More than 30 to 40 species of sharks are grouped in the order Orectolobiformesalso known as the Carpet sharks. They are named so because their color and patterns on the skin look like a carpet. The carpet sharks are a miscellaneous group of sharks that differs in their physical appearance, size, habitat, and diet. To know more about this group, read on to find out interesting information about carpet sharks!
What Is the Scientific Classification of Carpet Sharks?
The Carpet sharks are a group of 30 to 40 species that belong to the Phylum: Chordata, Class: Chondrichthyes, Subclass: Elasmobranchii, Order: Orectolobiformes. The Order Orectolobiformes is further categorized into 7 families and 13 genera.
Where Do Carpet Sharks Are Found?
Over the globe, the Carpets sharks are found in almost all the oceans, they are mostly found living in the waters of the tropical and temperate regions but mostly they are spotted in the Western Indo – Pacific areas and in the deep waters of the Australian regions.
What Are the Characteristic Features of the Carpet Sharks?
The diverse group of Carpet sharks possesses various distinctive features. The sharks can vary in size from 3 cm to 14 meters in length, they have spotted patterns on the skin, 2 dorsal fins without spines, a smallmouth, in front of the eyes, 5 small gill slits, well-developed sensory organs, and barbels which are emerging out of the throat and nostrils. The spiracles are located underneath the eyes which help them in breathing. A few species of Carpet sharks also camouflage with their environment which is why sometimes it is challenging to spot them. The dietary items included in the menu of these sharks are small fishes, crustaceans, and mollusks because they are the bottom dwellers who spend most of their time near the floor of the ocean.
How Do Carpet Sharks Reproduce?
The reproductive phenomenon of the Carpet sharks varies from species to species. Some species such as The Arabian Carpet shark are oviparous and lay eggs enclosed in a leathery egg shell directly in the water whereas other species such as Nurse Sharks are ovoviviparous – the fertilized eggs remain inside the mother wombs and the developing embryo obtain nutrients from the egg yolk, after the completion of gestation period the sharks gave birth to young pups which are set free to live independently in the wide oceans.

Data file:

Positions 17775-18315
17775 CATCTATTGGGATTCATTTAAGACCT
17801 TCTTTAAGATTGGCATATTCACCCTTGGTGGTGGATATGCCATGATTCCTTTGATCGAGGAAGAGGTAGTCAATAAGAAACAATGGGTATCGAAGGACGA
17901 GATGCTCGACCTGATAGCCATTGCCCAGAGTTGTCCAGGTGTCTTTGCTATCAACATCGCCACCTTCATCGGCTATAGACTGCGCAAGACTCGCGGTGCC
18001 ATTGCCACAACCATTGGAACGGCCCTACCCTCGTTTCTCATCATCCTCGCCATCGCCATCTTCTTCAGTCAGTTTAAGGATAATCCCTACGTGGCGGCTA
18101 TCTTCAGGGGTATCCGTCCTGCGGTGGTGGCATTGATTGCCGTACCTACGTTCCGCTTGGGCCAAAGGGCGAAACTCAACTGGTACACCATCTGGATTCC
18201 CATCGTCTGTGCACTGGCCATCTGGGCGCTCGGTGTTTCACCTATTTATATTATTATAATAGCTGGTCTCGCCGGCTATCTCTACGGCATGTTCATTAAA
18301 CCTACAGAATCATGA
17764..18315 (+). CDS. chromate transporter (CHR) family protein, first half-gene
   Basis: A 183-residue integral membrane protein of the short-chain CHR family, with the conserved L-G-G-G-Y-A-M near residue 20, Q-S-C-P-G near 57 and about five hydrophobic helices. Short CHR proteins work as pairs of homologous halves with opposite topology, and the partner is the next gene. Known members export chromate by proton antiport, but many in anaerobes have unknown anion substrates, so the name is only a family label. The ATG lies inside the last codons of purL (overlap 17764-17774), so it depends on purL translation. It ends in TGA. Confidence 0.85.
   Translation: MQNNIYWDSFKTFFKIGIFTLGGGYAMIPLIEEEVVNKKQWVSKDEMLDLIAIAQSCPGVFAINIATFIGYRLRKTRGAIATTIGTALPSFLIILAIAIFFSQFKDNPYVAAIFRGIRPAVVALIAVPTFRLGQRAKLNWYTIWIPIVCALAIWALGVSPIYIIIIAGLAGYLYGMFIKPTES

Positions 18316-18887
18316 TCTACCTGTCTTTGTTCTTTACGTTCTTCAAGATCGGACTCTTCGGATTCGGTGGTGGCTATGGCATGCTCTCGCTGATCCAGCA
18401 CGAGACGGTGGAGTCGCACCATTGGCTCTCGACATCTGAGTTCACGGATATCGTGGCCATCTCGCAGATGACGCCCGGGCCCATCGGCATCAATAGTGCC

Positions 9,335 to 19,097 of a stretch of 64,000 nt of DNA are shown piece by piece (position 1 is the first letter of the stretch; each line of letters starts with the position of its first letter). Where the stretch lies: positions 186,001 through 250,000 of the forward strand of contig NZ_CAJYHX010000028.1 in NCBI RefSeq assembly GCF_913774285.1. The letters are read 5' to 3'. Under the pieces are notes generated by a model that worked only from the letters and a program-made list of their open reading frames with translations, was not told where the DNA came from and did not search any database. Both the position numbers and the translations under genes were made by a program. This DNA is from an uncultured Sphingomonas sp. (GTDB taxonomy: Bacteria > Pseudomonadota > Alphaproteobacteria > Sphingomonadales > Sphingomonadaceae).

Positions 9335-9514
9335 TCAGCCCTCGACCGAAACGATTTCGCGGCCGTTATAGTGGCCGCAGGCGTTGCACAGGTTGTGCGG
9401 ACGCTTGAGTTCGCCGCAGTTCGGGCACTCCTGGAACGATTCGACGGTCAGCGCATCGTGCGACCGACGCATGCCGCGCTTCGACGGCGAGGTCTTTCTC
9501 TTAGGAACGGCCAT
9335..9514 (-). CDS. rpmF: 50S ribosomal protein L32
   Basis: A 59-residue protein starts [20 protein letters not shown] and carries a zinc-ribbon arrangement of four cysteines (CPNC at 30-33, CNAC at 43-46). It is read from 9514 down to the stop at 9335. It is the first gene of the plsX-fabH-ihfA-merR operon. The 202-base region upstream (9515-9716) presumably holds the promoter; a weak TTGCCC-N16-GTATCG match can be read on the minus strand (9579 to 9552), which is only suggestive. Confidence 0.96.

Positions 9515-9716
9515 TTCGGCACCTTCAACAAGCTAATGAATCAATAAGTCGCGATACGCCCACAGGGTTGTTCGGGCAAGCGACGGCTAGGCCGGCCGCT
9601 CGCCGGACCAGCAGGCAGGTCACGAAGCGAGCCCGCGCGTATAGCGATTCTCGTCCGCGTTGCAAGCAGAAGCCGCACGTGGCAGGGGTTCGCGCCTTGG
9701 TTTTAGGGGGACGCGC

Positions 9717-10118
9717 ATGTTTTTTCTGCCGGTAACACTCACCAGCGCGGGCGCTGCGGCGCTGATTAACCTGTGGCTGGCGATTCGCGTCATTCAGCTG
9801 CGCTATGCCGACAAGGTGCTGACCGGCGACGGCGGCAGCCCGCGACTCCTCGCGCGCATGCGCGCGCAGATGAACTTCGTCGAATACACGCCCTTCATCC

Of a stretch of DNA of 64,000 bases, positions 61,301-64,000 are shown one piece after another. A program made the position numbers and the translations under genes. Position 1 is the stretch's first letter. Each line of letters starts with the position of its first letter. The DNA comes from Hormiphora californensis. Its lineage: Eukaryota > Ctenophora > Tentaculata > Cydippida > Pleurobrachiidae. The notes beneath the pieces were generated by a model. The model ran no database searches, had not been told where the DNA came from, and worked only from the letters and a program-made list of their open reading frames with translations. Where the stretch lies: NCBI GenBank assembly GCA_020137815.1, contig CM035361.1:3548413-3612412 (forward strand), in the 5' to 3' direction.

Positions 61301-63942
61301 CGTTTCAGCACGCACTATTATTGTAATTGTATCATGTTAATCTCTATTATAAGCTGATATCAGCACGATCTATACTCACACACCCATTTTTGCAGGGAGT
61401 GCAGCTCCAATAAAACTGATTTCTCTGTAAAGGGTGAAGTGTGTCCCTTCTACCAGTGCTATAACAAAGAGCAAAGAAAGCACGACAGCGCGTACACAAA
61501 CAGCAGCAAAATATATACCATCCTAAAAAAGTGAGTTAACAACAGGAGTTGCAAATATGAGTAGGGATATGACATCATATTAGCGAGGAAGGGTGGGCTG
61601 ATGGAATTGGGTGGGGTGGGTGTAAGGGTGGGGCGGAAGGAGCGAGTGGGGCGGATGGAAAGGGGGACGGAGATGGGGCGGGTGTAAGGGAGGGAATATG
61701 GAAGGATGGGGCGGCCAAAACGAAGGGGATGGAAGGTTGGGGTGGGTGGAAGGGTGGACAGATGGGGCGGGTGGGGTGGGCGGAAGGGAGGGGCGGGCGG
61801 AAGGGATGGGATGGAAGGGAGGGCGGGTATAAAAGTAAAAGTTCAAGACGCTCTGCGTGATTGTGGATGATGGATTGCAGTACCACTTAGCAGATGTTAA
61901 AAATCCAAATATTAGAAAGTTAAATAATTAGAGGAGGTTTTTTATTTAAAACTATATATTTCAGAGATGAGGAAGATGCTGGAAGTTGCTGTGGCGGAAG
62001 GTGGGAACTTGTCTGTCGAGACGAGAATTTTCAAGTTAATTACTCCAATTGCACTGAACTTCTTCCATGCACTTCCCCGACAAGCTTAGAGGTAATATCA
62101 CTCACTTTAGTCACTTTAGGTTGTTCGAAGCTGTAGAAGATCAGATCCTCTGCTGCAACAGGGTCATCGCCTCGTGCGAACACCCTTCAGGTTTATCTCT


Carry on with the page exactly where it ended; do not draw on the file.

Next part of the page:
Which Species fall under Carpet Sharks?
Following are the most prominent species of sharks that fall in the order Orectolobiformes:
- Whale shark
- Blue-gray carpet shark
- Wobbe-gong shark
- Zebra shark
- Bamboo shark
- Nurse shark
- The Arabian carpet shark
- Blind shark
- Barbel-throat carpet shark
- Cenderawasih Epaulette shark
Is the Carpet Shark in Danger?
Yes! Carpet sharks are listed as threatened by International Union for Conservation of Nature and Natural Resources (IUCN) because of human activities such as overfishing, finning, and unintentional bycatch. Moreover, the change in climate and destruction of the habitat also affect the population of the Carpet sharks.
There are 30 to 40 species of sharks that are categorized under the title of Carpet sharks, they are named so because of the carpet-like patterns on their skin. The sharks are widely distributed in the ocean but mostly spotted in the Indo – Pacific waters. The length of species varies from 3 cm to 14 meters – the largest Whale sharks belong to a group of Carpet sharks. Most of the species of this group are bottom dwellers, they reproduce either by oviparous or ovoviviparous methods. Despite all this, a proper management program is needed to conserve these fascinating species, otherwise, they might go extinct because they are already listed as threatened species by the International Union for Conservation of Nature and Natural Resources!